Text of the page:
Crusade against Asset declaration laws gathering momentum

Mr Batidam

Mr Batidam

The crusade against the Asset Declaration laws is gathering momentum due to some public officials taken on the law that ensures they declare their assets as a control measure against corruption.
Per the current laws, the to-be- public official is required to fill the Asset Declaration Form from the Auditor-General’s department and seal it in an envelope marked secret.

The envelope is not supposed to be opened unless a corruption investigation is being conducted against the official and a court or equal constitutional body orders same.

Daniel Domelevo, the Auditor-General has embarked on a crusade to get the laws changed to ensure better accountability since the citizenry cannot ensure the veracity of the declaration if it’s secret.

“What we are practising is asset concealment and not Asset declaration, nobody sees what’s in until the court orders for it when that individual is involved in a corruption scandal, how do I know if it is an empty envelope that has been submitted,” he noted.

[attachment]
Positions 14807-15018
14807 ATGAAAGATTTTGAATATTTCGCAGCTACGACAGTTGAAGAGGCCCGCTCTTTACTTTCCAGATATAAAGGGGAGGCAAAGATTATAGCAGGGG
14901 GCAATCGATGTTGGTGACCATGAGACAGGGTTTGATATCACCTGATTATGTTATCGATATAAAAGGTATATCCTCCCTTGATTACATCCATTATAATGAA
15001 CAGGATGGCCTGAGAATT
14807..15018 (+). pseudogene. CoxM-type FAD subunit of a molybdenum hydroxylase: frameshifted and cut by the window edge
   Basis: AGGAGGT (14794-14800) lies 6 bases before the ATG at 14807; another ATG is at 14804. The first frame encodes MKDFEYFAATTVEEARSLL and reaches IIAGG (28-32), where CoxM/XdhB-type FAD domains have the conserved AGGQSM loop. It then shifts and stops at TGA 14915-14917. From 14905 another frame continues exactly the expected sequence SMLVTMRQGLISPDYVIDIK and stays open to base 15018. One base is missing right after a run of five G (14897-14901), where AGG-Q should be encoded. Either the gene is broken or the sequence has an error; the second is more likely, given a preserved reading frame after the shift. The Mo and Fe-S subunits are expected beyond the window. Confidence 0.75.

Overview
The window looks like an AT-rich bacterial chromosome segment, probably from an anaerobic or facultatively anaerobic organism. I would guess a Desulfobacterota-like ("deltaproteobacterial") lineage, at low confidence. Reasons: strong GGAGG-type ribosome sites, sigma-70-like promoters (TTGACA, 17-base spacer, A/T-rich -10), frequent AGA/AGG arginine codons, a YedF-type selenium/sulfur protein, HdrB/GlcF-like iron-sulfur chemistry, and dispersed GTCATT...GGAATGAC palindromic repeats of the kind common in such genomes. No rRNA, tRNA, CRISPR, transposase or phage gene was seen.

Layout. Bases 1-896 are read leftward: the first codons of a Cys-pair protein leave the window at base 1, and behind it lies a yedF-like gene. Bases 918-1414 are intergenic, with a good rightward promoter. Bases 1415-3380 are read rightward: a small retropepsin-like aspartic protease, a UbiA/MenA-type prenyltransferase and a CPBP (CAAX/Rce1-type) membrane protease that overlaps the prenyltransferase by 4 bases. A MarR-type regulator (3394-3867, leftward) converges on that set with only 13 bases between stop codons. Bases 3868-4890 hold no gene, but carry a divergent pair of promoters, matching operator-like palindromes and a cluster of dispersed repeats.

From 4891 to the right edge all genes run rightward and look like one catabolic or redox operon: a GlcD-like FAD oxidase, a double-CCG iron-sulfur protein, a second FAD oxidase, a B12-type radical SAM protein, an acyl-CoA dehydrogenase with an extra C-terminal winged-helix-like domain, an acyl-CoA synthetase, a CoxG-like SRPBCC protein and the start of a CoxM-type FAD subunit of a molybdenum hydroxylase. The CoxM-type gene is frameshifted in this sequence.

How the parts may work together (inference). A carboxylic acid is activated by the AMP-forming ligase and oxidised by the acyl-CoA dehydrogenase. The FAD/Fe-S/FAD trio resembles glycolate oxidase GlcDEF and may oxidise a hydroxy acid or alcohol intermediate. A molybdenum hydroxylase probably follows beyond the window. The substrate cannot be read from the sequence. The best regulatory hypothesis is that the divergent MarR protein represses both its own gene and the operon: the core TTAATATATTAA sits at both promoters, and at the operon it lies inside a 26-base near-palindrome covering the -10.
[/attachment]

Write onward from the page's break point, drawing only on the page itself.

In a discussion on corruption, Daniel Batidam, a governance expert and immediate past Ghana and West Africa’s representative on African Union (AU) Advisory Board on Corruption, delved into the conversation, describing the law as a ‘joke’.

“The assets declaration law has no meaning, it’s a mockery, it’s a big joke, how can what is secret be a declaration, the Auditor-General’s job is just to collect the sealed document and lock it up and circumstances of accessing the document is herculean, making accountability almost impossible,” he lamented.

Addressing security concerns raised by public officials against making the declaration public, Mr Batidam shot the argument down stating that there are other ways around.

“Politicians are arguing that if they make it public it will put them at risk, that is if people know you have a mansion somewhere, they may start following you there’,” he noted.

Challenging the assertion, Mr Batidam suggested that “the Commission on Human Rights and Administrative Justice can be mandated to verify whatever public officials declare without necessarily having to make it public because the legislators lack the will to change the laws since it wouldn’t champion their ‘greedy’ interest. –

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